Saturday, July 11, 2009

Logically illogical

The logic behind defensiveness doesn’t stack up.

If we’re wrong, do we really want to defend a bad idea or position? If we’re right, will being defensive increase or decrease the strength of our position? Will it hurt or help the odds that others will give up their position in favor of a better way? Will defensiveness foster better listening, on either side? Will our defense or denial of our weaknesses make us stronger.

While there’s no rationale behind the tactic of being defensive, there’s plenty of emotion. Fear is the mortar that holds together the wall of defensiveness. We fear that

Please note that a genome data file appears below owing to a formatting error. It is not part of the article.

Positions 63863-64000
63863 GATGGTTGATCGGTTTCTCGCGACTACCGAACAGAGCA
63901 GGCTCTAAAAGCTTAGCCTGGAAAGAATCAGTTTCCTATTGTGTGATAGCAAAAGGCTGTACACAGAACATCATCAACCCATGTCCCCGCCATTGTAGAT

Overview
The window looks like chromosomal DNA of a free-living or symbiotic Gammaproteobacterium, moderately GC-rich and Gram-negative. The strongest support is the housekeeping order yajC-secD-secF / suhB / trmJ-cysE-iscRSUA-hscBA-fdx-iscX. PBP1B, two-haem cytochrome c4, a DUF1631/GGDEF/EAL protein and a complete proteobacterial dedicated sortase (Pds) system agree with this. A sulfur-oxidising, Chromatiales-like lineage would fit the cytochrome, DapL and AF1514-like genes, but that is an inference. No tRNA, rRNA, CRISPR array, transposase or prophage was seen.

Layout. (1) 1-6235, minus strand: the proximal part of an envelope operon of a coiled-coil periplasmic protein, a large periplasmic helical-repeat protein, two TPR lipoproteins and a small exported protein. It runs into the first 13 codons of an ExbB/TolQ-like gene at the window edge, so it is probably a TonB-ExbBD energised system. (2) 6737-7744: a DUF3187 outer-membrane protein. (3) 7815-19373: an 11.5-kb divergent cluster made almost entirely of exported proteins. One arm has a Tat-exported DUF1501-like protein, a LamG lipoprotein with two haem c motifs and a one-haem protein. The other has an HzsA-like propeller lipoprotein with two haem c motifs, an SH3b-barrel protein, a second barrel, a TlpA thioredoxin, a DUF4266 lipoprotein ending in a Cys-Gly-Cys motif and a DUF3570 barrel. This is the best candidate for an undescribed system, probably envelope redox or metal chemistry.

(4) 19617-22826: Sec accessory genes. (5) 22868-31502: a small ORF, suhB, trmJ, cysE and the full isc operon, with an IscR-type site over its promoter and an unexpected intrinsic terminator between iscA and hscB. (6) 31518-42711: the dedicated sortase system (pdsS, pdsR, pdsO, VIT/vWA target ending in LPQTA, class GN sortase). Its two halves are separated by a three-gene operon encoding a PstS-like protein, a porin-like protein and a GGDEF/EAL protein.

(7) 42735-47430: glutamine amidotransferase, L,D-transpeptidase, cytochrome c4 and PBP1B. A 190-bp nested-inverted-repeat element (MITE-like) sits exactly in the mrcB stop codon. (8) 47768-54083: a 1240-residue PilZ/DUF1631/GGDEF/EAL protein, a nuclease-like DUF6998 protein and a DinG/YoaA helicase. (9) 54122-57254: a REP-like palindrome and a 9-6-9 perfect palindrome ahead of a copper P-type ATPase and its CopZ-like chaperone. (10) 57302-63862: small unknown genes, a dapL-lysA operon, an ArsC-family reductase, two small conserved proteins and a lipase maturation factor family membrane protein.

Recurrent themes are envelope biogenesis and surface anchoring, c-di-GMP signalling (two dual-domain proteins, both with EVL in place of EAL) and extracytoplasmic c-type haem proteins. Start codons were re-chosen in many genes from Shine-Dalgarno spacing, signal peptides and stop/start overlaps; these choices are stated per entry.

• We weren’t smart enough to see it first.
  • We risk losing what we have or who we are if we change.
  • If we admit we’re wrong, we’ll lose face.
  • The world is changing and we don’t want it to – so we defend the “old world”, under the illusion that if we hold to our position long enough, the world will adjust to us.
  • The past has been different from what we thought it was, and the future might be different from what we want it to be.
  • We are the feedback we’re getting.

Excerpt from "Egonomics" by David Marcum and Steven Smith